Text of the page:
All  
Sir Henry Morgan, Capture of Panama, from the Pirates of the Spanish Main series (N19) for Allen & Ginter Cigarettes.

Hunting for Captain Morgan’s Lost Inca Gold

Print

Native mythology on San Andrés talks of the privateer Captain Henry Morgan burying a vast treasure in a sea cave and in December 2018, after two years of researching the life and times of Captain Morgan, the thought of an ancient treasure lying in a sea cave became too much to resist, so Ashley Cowie assembled a small film crew, jumped on a plane from Bogotá, Colombia, and headed to San Andrés with a clear mission: Find the cave, find the treasure.

The Archipelago of San Andrés, Providencia and Santa Catalina is situated in the Caribbean Sea of Seven colors about 150 miles (240 kilometers) east of Nicaragua. The islands are peppered with secret coves and pristine white sand beaches, many of which have been named after the most famous and successful privateer (licensed pirate) of all time - Captain Henry Morgan.

Astronaut’s Photograph of San Andrés Island by NASA-Johnson Space Center. “Astronaut Photography of Earth - Display Record.” (Public Domain)

Astronaut’s Photograph of San Andrés Island by NASA-Johnson Space Center. “Astronaut Photography of Earth - Display Record.” ( Public Domain )

The Rise of Captain Henry Morgan

Much of Morgan's early life is unknown but most historians agree that he was born into a farming family in south Wales. Neither is it clear how Morgan made it to the ‘West Indies’ and an air of mystery also surrounds the career path which led him to becoming a legendary privateer. In scholar Violet Barbour’s excellent 1911 paper Privateers and Pirates of the West Indies it is suggested that in the early 1660s Morgan joined a group of sea raiders and might have acquired a taste for brutality as a tool, by working under Sir Christopher Myngs, whom the Spanish government considered to be a ‘mass murdering pirate’.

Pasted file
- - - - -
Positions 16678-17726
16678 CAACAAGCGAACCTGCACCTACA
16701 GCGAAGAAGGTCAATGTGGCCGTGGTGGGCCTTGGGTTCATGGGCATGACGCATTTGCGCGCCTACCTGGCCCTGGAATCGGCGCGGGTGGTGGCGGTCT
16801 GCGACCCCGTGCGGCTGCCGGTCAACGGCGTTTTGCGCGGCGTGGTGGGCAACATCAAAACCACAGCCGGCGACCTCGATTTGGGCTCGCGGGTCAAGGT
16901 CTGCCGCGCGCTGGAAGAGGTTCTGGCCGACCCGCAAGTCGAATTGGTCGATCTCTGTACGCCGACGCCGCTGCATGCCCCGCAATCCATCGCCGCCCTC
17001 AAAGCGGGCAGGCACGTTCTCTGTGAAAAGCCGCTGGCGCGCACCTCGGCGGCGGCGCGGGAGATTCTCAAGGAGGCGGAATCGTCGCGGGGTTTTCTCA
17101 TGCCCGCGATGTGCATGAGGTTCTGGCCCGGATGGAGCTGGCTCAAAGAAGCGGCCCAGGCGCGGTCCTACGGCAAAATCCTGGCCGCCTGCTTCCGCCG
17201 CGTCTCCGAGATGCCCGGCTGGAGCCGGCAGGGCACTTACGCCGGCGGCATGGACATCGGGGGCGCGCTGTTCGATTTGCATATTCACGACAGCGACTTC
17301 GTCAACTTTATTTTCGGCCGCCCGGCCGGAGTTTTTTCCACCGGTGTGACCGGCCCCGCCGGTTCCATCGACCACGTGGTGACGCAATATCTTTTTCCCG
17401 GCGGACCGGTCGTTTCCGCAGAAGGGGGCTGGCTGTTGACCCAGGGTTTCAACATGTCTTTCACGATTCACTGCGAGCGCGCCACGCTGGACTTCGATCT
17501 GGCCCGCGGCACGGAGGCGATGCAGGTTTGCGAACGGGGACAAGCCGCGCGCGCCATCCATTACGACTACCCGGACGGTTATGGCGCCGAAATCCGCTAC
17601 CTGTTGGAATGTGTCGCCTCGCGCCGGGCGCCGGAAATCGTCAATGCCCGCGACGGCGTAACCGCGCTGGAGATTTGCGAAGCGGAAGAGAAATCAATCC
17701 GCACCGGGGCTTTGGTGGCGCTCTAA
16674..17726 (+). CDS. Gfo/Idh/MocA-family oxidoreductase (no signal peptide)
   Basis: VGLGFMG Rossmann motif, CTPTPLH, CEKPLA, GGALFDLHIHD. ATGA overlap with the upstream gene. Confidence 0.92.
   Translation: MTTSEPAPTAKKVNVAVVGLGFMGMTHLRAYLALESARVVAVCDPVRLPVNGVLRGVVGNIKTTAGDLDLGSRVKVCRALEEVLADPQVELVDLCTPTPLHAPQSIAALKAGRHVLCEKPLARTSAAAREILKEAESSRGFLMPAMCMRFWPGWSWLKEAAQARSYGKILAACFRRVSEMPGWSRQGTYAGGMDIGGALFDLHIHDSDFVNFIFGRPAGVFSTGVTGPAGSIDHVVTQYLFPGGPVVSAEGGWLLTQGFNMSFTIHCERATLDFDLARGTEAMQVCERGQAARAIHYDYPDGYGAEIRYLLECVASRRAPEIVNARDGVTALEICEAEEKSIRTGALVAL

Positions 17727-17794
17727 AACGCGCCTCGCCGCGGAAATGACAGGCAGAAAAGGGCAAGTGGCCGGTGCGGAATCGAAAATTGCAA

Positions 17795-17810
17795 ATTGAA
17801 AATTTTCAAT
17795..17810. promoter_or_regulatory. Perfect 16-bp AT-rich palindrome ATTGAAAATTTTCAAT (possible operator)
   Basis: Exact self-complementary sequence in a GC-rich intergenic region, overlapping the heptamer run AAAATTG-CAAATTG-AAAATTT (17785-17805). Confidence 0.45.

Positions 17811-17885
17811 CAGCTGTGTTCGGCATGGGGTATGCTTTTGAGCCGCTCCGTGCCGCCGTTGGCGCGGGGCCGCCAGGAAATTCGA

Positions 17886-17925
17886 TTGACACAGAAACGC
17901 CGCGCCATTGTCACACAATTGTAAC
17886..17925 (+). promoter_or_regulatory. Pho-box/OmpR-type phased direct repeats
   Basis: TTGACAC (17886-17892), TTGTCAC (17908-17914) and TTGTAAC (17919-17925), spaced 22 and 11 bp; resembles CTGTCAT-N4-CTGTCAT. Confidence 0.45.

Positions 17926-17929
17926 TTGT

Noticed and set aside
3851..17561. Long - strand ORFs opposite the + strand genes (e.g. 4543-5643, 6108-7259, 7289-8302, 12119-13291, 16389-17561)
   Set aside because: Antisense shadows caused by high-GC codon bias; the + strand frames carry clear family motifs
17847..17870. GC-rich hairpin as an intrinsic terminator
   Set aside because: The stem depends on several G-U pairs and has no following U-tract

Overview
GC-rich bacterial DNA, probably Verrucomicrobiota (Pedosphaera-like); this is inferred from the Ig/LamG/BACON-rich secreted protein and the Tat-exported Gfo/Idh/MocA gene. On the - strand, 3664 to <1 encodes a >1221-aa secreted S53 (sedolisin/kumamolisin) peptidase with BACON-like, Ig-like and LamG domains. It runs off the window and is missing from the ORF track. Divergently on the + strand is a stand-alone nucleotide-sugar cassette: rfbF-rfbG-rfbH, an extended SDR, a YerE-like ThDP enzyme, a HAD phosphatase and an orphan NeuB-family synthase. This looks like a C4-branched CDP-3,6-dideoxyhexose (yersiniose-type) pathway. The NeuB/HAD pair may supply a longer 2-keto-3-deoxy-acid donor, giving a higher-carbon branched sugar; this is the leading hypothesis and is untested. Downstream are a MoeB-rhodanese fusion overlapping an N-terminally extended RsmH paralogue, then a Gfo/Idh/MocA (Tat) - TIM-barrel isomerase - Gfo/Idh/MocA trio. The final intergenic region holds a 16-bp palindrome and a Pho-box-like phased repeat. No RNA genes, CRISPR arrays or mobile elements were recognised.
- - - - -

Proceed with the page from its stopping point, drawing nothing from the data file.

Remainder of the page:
Vice-Admiral Christopher Myngs (1625-1666) (Public Domain).

Vice-Admiral Christopher Myngs (1625-1666) ( Public Domain) .

In the mid-1600s, having a track record of bravery and fearlessness at sea, Morgan forged a friendship with Sir Thomas Modyford, the governor of Jamaica, who issued him with a letter of marque (license) to attack Spanish vessels. Morgan assembled crews of privateers, corsairs, buccaneers, full blown pirates and other sea criminals and raided Puerto Principe, modern Camagüey in Cuba, then Porto Bello in modern Panama. In 1668 he attacked the Spanish controlled Maracaibo and Gibraltar, both on Lake Maracaibo in modern-day Venezuela, gaining a vast gold wealth and destroying Spanish warships before making a daring escape. Morgan subsequently earned the name, El Diablo , for he set the Caribbean alight in his quest for gold, silver and precious stones.

READ MORE… 

Like this Preview and want to read on? You can! JOIN US THERE  with easy, instant access  ) and see what you’re missing!! All Premium articles are available in full, with immediate access.

For the price of a cup of coffee, you get this and all the other great benefits at Ancient Origins Premium. And - each time you support AO Premium, you support independent thought and writing.

 Ashley Cowie  is a Scottish historian, author and documentary filmmaker presenting original perspectives on historical problems, in accessible and exciting ways. His books, articles and television shows explore lost cultures and kingdoms, ancient crafts and artifacts, symbols and architecture, myths and legends telling thought-provoking stories which together offer insights into our shared social history .   www.ashleycowie.com.

Top Image : Sir Henry Morgan, Capture of Panama, from the Pirates of the Spanish Main series (N19) for Allen & Ginter Cigarettes. ( Public Domain ) .

By Ashley Cowie

Register to become part of our active community, get updates, receive a monthly newsletter, and enjoy the benefits and rewards of our member point system OR just post your comment below as a Guest.

Next article